Today's referendum in Crimea, conducted with Russian troops patrolling the streets, offers voters a choice between two options neither of which is acceptable to the government of Ukraine. In fact, pro-Ukraine voters appear to be boycotting the election, thus providing even greater assurance that the vote will show a strong preference for Crimea's reunification with Russia. The result, like the vote itself, will be rejected by the Ukrainian government and the governments of the United States and the European Union. This sets up the possibility that Russia will annex Crimea and the status of Crimea will fall into a form of legal limbo that persists for decades.
In 2008, Kosovo declared its independence from Serbia. Most UN member states (including the United States) recognized Kosovo's independence; Serbia, Russia, and China did not. Later in 2008, following the Russo-Georgian War, Russia recognized Abkhazia and South Ossetia as independent states; the United States (and most UN member states) did not. Of course, each of these cases differs from the Crimean case in that new states were created. The most likely outcome of events in Crimea is that Crimea will be annexed by Russia. This means that adverse impacts--sanctions, to be more specific--will be directed at Russia rather than Crimea itself. (Kosovo, Abkhazia, and South Ossetia remain outside the United Nations--and likely will remain outside the UN as long as the U.S. and Russia have vetoes in the Security Council. This stamp of illegitimacy will not apply to Crimea if it is annexed.)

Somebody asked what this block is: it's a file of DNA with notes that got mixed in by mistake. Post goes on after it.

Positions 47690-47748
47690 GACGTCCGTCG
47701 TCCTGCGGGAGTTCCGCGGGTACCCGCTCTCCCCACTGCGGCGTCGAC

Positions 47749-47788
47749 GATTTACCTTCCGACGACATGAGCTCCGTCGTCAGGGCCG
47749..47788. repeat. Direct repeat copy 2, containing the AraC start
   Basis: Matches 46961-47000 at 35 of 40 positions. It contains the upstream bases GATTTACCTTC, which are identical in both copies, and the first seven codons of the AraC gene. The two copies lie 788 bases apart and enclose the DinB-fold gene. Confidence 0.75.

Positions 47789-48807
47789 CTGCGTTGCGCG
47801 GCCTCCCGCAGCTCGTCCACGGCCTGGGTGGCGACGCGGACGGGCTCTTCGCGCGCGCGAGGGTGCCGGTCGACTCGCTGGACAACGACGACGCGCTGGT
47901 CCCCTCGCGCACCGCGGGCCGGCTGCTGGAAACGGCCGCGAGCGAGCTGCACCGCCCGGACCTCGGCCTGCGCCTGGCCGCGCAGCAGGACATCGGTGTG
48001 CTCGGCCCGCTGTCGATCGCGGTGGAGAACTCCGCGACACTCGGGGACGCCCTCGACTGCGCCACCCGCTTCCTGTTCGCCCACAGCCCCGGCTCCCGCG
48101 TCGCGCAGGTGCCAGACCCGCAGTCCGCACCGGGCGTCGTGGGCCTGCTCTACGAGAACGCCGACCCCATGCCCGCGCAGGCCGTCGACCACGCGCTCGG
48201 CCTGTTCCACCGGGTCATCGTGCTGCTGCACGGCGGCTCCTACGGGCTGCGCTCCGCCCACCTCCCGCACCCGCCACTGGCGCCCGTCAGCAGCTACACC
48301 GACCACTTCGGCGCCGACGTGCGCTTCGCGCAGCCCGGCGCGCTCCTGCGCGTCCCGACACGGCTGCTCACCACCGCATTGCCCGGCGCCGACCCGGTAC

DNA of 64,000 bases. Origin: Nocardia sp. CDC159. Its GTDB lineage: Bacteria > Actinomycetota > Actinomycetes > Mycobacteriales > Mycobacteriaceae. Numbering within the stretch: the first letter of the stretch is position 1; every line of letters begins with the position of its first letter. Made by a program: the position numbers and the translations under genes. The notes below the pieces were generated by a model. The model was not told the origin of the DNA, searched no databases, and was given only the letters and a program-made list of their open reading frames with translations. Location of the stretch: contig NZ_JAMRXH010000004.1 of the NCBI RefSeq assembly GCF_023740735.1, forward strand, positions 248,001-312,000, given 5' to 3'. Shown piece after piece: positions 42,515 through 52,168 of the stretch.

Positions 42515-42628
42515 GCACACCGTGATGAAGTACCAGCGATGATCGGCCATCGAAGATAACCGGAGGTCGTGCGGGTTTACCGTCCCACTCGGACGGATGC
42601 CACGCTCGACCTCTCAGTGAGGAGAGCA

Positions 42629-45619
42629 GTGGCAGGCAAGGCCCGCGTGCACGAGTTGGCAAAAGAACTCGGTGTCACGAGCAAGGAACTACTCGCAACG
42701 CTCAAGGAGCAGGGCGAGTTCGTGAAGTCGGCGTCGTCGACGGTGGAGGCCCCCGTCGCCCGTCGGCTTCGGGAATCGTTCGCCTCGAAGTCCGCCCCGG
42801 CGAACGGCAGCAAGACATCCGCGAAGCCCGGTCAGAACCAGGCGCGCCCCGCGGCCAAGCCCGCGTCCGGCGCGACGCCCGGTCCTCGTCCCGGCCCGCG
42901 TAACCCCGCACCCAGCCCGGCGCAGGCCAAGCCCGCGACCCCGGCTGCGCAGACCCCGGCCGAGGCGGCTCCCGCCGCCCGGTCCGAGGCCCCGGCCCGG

Meanwhile, for those interested in thinking more about the mutability of borders, Wikipedia's list of post-World War I border changes is worth examining. There are many possible takeaways from the list--the role war plays in boundary changes, the potential for international judicial settlement to effect peaceful change in cases of border disputes, or the ongoing influence of the national self-determination norm as a maker of boundaries--but perhaps the most obvious and important point is simply that boundary changes are not terribly unusual in the modern international system.
Finally, NPR's Greg Myre asks, "What Are the Rules for Changing a Country's Borders?" Many of the commenters seem convinced that might makes right.